The sound on this tape feels like a natural evolution from Music x Road in some ways but totally different in others. What were you trying to achieve?

It was just where we met in the middle. There are tunes that feel a bit more him and some that feel a bit more me. I came back from Berlin and I’d been spending a lot of time in Berghain, so I’d been making all this aggressive 160 main room techno. I played Headie one of those tracks and he was like “yeah, safe, let’s try it.” Headie will just try anything. It was all that spirit.

How did you pick who to collaboratete with?

These are generally my friends. So they mostly came about from working with them. The track with Jamie xx came about because I had a bit of vocal from Headie I couldn’t figure out something for and he threw these drums down.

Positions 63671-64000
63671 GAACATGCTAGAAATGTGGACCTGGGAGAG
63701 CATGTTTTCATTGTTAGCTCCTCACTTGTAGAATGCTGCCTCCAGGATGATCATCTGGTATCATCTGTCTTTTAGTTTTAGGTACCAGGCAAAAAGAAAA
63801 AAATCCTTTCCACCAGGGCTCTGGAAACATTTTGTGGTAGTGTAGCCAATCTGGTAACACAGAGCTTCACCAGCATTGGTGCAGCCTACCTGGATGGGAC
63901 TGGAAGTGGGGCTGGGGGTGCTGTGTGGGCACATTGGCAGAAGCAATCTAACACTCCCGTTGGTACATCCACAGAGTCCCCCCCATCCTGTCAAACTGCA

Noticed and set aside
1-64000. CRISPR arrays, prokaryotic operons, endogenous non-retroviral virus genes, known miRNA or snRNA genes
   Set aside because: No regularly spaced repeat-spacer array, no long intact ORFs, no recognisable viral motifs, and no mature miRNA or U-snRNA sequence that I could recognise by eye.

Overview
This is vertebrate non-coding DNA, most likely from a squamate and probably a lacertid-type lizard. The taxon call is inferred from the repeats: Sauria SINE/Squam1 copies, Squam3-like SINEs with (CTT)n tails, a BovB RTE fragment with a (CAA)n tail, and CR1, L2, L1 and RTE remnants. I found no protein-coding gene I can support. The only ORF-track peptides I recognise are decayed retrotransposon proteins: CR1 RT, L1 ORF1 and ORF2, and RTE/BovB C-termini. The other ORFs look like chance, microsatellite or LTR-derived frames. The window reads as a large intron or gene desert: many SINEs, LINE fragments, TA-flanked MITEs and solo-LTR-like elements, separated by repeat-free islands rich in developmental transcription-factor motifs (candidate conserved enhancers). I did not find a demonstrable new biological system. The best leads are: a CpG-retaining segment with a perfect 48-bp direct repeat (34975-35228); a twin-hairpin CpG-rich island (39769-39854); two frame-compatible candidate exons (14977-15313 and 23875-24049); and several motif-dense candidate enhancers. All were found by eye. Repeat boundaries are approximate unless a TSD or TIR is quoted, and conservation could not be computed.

Octavian wasn’t even intentional. When we were working on Charades I left, by accident, Octavian’s adlib from another project playing. It was mad because at one point Headie goes “you’re a liar” and Octavian’s ad-lib is “liar”, but it’s from a totally different song. You can’t fight that shit.

Is there anyone else who worked on the tape that’s not credited?

My musical dad is Brian Eno. So through mad fortune, he helps me with all of my stuff and he helped me with this. He did a remix of one of the tunes as well. I don’t know if I’m blowing the cover there but I don’t really care. He called me when he was doing it and he was like “I think I need your help because I feel a bit like I’m a fish out of water here,” and then he played me it and it was sick. It’s mad what he made because it sounds like him but it also sounds like he’s able to dip into the sonic footprint of the tape.

Told